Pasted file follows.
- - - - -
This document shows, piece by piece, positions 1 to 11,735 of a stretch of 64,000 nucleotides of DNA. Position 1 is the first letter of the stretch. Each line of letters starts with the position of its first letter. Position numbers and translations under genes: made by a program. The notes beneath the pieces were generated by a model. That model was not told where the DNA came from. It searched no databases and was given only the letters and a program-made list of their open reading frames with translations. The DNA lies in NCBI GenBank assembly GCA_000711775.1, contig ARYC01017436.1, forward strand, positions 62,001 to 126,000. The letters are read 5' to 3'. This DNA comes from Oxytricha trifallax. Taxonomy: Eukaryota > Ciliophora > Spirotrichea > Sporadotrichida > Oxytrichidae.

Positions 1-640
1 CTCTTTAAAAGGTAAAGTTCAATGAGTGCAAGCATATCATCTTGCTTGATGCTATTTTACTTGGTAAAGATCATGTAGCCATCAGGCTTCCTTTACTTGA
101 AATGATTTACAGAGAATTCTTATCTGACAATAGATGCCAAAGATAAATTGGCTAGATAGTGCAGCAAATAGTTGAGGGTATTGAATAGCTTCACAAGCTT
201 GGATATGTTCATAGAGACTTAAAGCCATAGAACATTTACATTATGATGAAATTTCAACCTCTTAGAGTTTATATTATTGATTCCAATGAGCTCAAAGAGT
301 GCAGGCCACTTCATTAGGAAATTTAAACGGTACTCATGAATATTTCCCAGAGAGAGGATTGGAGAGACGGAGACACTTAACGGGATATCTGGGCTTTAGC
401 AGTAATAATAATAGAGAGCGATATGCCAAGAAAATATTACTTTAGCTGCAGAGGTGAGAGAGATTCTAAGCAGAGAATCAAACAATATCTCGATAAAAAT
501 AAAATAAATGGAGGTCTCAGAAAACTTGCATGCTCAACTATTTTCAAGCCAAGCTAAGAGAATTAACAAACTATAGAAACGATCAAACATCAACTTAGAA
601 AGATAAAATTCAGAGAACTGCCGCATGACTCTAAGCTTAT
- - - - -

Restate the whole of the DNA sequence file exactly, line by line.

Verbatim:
This document shows, piece by piece, positions 1 to 11,735 of a stretch of 64,000 nucleotides of DNA. Position 1 is the first letter of the stretch. Each line of letters starts with the position of its first letter. Position numbers and translations under genes: made by a program. The notes beneath the pieces were generated by a model. That model was not told where the DNA came from. It searched no databases and was given only the letters and a program-made list of their open reading frames with translations. The DNA lies in NCBI GenBank assembly GCA_000711775.1, contig ARYC01017436.1, forward strand, positions 62,001 to 126,000. The letters are read 5' to 3'. This DNA comes from Oxytricha trifallax. Taxonomy: Eukaryota > Ciliophora > Spirotrichea > Sporadotrichida > Oxytrichidae.

Positions 1-640
1 CTCTTTAAAAGGTAAAGTTCAATGAGTGCAAGCATATCATCTTGCTTGATGCTATTTTACTTGGTAAAGATCATGTAGCCATCAGGCTTCCTTTACTTGA
101 AATGATTTACAGAGAATTCTTATCTGACAATAGATGCCAAAGATAAATTGGCTAGATAGTGCAGCAAATAGTTGAGGGTATTGAATAGCTTCACAAGCTT
201 GGATATGTTCATAGAGACTTAAAGCCATAGAACATTTACATTATGATGAAATTTCAACCTCTTAGAGTTTATATTATTGATTCCAATGAGCTCAAAGAGT
301 GCAGGCCACTTCATTAGGAAATTTAAACGGTACTCATGAATATTTCCCAGAGAGAGGATTGGAGAGACGGAGACACTTAACGGGATATCTGGGCTTTAGC
401 AGTAATAATAATAGAGAGCGATATGCCAAGAAAATATTACTTTAGCTGCAGAGGTGAGAGAGATTCTAAGCAGAGAATCAAACAATATCTCGATAAAAAT
501 AAAATAAATGGAGGTCTCAGAAAACTTGCATGCTCAACTATTTTCAAGCCAAGCTAAGAGAATTAACAAACTATAGAAACGATCAAACATCAACTTAGAA
601 AGATAAAATTCAGAGAACTGCCGCATGACTCTAAGCTTAT